Web 2.0’s parlor game is to guess “who will buy YouTube?” YouTube may be the coolest destination on the Web, but fame does not equal fortune, especially in our disposable, “15 minutes of fame” society.
So I prefer the “Why NOT to Buy YouTube” game.
Highlighted below are five reasons NOT to buy YouTube.
In “YouTube's 100 million videos: quantity vs. quality” I reflect on YouTube’s Video Star status:
YouTube’s recent announcement that it now serves 100 million videos daily at its site was greeted with wide acclaim. YouTube has also been the star of tech and media conference circuits, taking center stage at both the Allen & Co. Conference and the Always On Summit.
YouTube is now boasting a ‘rumored’ $1 billion valuation. The buzz is so intense, it is almost as if the company reported $100 million in profits, or even $100 million in revenues, not ‘just’ 100 million in video views.
Chad Hurley, YouTube CEO and co-founder, acknowledged, however, such is definitely not the case during his panel appearance at the AlwaysOn Stanford Summit; Hurley reluctantly confirmed YouTube is not profitable.
1) Free-to-the-consumer YouTube has $1 million monthly estimated bandwidth costs, but no meaningful revenue stream.
In “YouTube: the world's on-demand reality show” I consider YouTube’s touted “clip culture” of “snack-sized” videos. Hurley believes his Web site provides the needed “quick entertainment break”:
We are not trying to stream full-length programming…The site specializes in short—typically 2-minute—homemade, comic videos…
YouTube, in fact, restricts the length of video uploads:
How long can my video be?
Most videos on YouTube are under five minutes long…longer videos require more compression to fit in the 100MB size limit, and the quality will go down as the length of the video goes up.
How long will my video take to upload?
Depending on your connection speed and the size of the video, it can take anywhere from a few minutes to several hours to upload a video.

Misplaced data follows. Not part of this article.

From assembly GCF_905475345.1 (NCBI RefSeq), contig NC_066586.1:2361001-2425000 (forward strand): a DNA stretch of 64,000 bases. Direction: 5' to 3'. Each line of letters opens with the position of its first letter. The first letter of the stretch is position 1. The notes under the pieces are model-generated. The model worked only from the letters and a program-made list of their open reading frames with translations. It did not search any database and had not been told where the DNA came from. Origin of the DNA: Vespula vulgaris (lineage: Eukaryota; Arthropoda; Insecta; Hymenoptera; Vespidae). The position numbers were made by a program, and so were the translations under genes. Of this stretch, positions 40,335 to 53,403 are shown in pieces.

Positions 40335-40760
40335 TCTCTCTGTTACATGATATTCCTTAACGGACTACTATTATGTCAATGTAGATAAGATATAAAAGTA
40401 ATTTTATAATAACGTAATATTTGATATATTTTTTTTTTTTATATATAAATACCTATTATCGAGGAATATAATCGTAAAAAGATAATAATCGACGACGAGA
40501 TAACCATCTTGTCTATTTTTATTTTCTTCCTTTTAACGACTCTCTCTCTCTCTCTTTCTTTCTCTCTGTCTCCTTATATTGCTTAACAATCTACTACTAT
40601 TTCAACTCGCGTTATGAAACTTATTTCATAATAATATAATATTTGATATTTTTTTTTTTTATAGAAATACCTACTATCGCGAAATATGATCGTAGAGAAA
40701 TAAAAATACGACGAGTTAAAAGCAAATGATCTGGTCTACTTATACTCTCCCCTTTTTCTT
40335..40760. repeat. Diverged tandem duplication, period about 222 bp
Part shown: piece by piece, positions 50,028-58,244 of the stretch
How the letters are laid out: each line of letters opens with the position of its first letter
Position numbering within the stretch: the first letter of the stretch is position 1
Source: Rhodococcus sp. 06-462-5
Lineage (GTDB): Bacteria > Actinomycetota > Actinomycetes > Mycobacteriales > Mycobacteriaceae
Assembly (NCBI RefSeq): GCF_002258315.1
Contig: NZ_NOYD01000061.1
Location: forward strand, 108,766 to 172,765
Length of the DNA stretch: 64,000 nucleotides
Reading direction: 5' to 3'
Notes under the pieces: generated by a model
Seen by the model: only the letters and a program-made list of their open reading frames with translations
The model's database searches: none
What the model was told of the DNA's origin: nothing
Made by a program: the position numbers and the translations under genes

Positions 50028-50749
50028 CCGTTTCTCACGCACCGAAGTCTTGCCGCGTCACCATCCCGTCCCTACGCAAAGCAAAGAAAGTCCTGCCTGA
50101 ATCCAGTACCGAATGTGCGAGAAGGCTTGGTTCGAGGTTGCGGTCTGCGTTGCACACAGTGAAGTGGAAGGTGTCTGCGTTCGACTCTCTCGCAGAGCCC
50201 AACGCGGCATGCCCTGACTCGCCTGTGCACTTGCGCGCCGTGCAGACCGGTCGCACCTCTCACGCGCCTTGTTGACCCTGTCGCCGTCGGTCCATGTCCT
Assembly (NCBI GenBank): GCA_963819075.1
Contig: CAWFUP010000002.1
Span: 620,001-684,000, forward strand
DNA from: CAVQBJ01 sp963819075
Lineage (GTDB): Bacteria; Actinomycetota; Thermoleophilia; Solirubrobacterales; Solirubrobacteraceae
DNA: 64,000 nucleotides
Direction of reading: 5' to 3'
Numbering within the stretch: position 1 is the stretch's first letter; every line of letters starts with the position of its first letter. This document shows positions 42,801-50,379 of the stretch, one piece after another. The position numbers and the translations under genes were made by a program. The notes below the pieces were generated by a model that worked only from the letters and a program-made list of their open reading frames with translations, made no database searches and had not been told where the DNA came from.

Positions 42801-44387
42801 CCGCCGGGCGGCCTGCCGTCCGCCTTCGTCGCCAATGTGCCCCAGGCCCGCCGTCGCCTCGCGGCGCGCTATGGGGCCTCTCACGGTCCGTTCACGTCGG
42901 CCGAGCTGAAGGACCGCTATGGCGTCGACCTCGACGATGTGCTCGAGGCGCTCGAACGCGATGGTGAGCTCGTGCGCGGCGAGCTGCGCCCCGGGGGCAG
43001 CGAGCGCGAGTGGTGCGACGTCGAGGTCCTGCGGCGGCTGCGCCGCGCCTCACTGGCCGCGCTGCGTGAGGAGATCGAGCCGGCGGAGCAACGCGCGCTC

Is there a limit to how much I can upload?
100MB and 10 minutes in length per video.
2) YouTube solicits low production quality, “home-grown” user created content lacking mainstream appeal of professionally produced video entertainment.
In “YouTube the video star: Act II” I present content piracy and copyright infringement roadblocks facing YouTube:
The news is not all good for YouTube…L.A. News service sues YouTube over riot video, seeking $150,000 for infringed works and a court order prohibiting YouTube from allowing its work to be uploaded and broadcast on the site…
YouTube regularly receives demands for removal of unauthorized copyright video from professional content owners; YouTube reportedly removes unauthorized content it is notified of, but does not seem to proactively police YouTube to screen for and remove copyright content uploaded in violation of the Digital Millennium Copyright Act.
3) YouTube is a magnet for the uploading and hosting of pirated video content.
In “Web 2.0 non-paying users: fickle, or spoiled?” I cite Steve Chen, You-Tube co-founder with Hurley, on YouTube’s view of the delicate nature of an advertising based monetization strategy:
Hurley: We're going to sell sponsorships and direct advertisements. But we are building a community, and we don't want to bombard people with advertising.
Chen: If we wanted to, we could instantly turn this into $10 million in revenue per month by running pre-rolls [short video ads] on the videos. But at the same time, we're going to make sure that whatever revenue model we've built is going to be something that's accepted by the users.
I also note how YouTube non-paying users (and other popular Web 2.0 free-to-the-consumer properties) seem to be catered to almost more than paying audiences are catered to:
MySpace ‘friends, Digg ‘diggers’ and You Tube ‘broadcasters’ not only receive free Internet services such as Web page and video hosting, but the owners of the services, which are provided free-of-charge to the public, are bending over backwards to prevent very non Web 2.0 advertising from ‘interfering’ with the non-paying users' Web 2.0 experiences.
4) YouTube users are not willing to pay for content and are deemed resistant to advertising.
In “Web 2.0: Top five social risks list” I put forth what I call the “Social Freeloaders” Web 2.0 phenomenon and cite YouTube’s exposure:
All of the Web 2.0 Social Web properties which rely on users to contribute content are faced with the ‘Social Freeloaders’ phenomenon.
As in the ‘real-world,’ interactions within social communities on the Web are dominated by an extremely small, self-selected minority of active, vocal participants.
Currently YouTube is reporting a video upload to video view ratio of one-tenth of one percent. YouTube says it is ‘empowering’ users to ‘become the broadcasters of tomorrow.’ YouTube’s sustainability, however, is dependent upon generating a higher ratio of user broadcasters contributing today.
5) YouTube’s “Broadcast Yourself” positioning is not sustainable.